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6 must-see new acts from Festival No 6

27th September 2013

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Festival No 6 is a place full of surprises and discovery. With acts popping up in unexpected places, like the magnificent Town Hall, or in a Woodland hide filled with stuffed creatures it is the place for surreal new music discoveries and discover we did.

Festival No 6Here are 6 of our favourite new music finds from Festival No 6:

  • Melt Yourself Down
Supergroup of sorts (featuring members of Acoustic Ladyland, Transglobal Underground, Heliocentrics, Polar Bear and Zun Zun Egui) Melt Yourself Down are an exploding ball of pure funky energy. In a dark tent, with the midday sun blaring outside, they instigate a Death Disco, channelling the funky, post-punk, dark global-funk of the likes of Shriekback and Pigbag. Spurred on by a dual saxophone onslaught, and an exceptionally tight rhythm section the groove is infectious. With a sweating, crazed front-man uttering stuff in some African dialect (or is he speaking in tongues), occasional English and lots of yelps – it is the sound of pure abandon. ‘We Are Enough’ has Can’s metronomic funk, fused with the sound of Afro-funk. ‘Fix My Life’ is hypnotic and exhilarating. Melt Yourself Down beats the crap out of world music, for fun.

  • Rhodes
Festival No 6 is all about the special little moments, and sheltering from the rain in Portmeirion’s Town Hall, singer-songwriter Rhodes provides one of those ‘special little moments’. With specially composed strings from the festival’s own orchestra (at this point reduced to a string quartet) his subtle guitar picking and silky, moving voice, stops hearts and brings tears to several eyes. Hitchin’s answer to Jeff Buckley effortless floats through a set of emotionally driven wonder. ‘Run’ has the potential to soundtrack every emotional event on TV and film for a long time to come. This guy is a pure, unadulterated talent.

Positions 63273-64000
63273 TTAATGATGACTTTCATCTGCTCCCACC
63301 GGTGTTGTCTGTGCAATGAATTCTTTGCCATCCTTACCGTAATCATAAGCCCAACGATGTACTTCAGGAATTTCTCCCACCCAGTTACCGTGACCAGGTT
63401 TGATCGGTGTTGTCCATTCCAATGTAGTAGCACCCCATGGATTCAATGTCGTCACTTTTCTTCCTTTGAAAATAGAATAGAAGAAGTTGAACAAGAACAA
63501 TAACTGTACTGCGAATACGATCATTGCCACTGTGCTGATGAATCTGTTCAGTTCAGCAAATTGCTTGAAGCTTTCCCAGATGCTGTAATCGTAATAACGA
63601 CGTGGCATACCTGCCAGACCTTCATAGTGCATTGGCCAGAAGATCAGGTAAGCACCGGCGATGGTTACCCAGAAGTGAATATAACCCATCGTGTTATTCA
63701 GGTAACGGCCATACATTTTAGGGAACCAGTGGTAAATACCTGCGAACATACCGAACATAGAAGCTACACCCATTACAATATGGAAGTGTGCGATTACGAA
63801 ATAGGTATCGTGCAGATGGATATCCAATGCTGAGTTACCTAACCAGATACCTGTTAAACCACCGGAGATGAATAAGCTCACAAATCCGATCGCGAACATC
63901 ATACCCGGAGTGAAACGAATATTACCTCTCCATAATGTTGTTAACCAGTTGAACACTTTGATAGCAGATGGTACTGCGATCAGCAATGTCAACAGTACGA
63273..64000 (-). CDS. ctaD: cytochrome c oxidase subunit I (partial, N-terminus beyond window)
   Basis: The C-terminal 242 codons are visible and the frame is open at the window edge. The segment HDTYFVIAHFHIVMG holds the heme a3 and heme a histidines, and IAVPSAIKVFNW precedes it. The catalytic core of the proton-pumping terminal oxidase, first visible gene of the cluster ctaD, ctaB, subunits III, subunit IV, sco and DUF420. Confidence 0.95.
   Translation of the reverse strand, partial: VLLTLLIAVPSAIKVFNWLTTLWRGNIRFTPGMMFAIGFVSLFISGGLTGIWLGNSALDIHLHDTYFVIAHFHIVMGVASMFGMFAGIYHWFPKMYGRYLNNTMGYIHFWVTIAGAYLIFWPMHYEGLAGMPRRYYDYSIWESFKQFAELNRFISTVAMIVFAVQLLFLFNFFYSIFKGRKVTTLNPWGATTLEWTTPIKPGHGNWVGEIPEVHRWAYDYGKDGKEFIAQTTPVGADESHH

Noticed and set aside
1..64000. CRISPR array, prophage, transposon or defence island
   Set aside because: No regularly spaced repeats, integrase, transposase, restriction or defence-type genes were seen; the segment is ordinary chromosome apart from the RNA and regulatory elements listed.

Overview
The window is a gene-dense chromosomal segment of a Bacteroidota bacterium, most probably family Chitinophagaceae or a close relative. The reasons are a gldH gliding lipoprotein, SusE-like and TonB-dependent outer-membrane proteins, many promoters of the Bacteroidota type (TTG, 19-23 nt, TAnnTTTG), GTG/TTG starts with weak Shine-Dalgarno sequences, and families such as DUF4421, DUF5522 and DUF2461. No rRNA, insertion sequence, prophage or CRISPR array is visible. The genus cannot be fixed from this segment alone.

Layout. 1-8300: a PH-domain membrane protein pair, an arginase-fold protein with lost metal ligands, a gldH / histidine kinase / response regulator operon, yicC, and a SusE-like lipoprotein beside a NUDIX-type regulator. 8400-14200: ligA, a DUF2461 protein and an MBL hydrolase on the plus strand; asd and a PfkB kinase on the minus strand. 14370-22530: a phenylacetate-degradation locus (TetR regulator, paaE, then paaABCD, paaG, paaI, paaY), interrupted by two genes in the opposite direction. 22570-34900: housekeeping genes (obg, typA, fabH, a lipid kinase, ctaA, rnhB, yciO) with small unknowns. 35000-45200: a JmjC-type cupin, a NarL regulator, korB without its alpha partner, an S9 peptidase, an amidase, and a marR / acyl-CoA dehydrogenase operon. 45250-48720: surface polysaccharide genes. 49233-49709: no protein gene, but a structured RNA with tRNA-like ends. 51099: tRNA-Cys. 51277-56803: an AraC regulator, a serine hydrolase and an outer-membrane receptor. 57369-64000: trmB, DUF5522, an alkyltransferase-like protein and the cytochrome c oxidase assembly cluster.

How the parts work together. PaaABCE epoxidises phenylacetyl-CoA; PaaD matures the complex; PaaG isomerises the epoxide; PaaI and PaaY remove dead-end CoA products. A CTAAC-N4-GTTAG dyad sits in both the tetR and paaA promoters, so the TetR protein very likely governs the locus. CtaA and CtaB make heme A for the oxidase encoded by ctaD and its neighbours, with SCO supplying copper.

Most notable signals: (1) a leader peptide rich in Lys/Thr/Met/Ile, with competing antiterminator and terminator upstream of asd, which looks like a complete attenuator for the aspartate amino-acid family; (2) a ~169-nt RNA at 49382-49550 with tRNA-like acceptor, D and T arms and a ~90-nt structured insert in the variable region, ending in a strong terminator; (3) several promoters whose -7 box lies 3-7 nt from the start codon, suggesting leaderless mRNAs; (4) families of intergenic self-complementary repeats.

• Temples
Some bands are a complete package, Temples are that kind of band. They look like rock stars, act like rock stars and play quality rock music. They have the image down, the swagger down, the effortless cool. James Edward Bagshaw is an instant star, and the band are exceptionally tight. They might be 40 years to late to be a ‘new’ band, being a carbon copy of the best bits of psych, but their take on the freak beat sound is so note perfect it’s hard not to fall for it. Live the tracks take on a life of their own, ‘Ankh’ is heavier, groovier and harder than the single cut. This amount of cool backed by tunes this good never goes out of fashion.

  •  Georgia Ruth
Watching some acts just gives you a warm glow inside, and contentment with the world. This is the feeling stood watching Welsh folk-siren Georgia Rose during her mid-day set. Her haunting voice manages to portray both joy and pain at the same time, with intricate folk songs that have a timeless quality. There’s something of the melancholy beauty of her west Wales coastal home in her music. Live a talented full band act as the foundation for Ruth’s voice to build on, and the final music structure is as impressive as folk music gets.

  • Bird
Liverpudlians Bird make music that can be described as ‘atmospheric’, ‘moody’, ‘haunting’ etc etc. There is something ethereal and beguiling about their dream-pop meanderings. They’re not much to look at, being largely static on stage but their Cocteau Twins schtick works nicely in the woodland arena amongst the trees and stuff woodland creatures. Half an hour is enough, but this is a band that has the potential to build on their linear sound into something truly special.

  • Outfit
One of those ‘hotly tipped’ acts, another Liverpool lot, Outfit are another must-see. Taking cues from the dark 80s sounds from the city rather than those of the Fab Four, Outfit have an unsettling but largely infectious sound. Where many ‘hype’ bands have the look and the style but lack in the tunes department this is not a problem from Outfit. They play a dark, infectious indie glossed in pop that should be destined for pop success. ‘I want what’s best’ is an instant pop classic as an updated take on the early 80s electro-pop sound and in the vein of Django Django, and played to perfection in the live arena.

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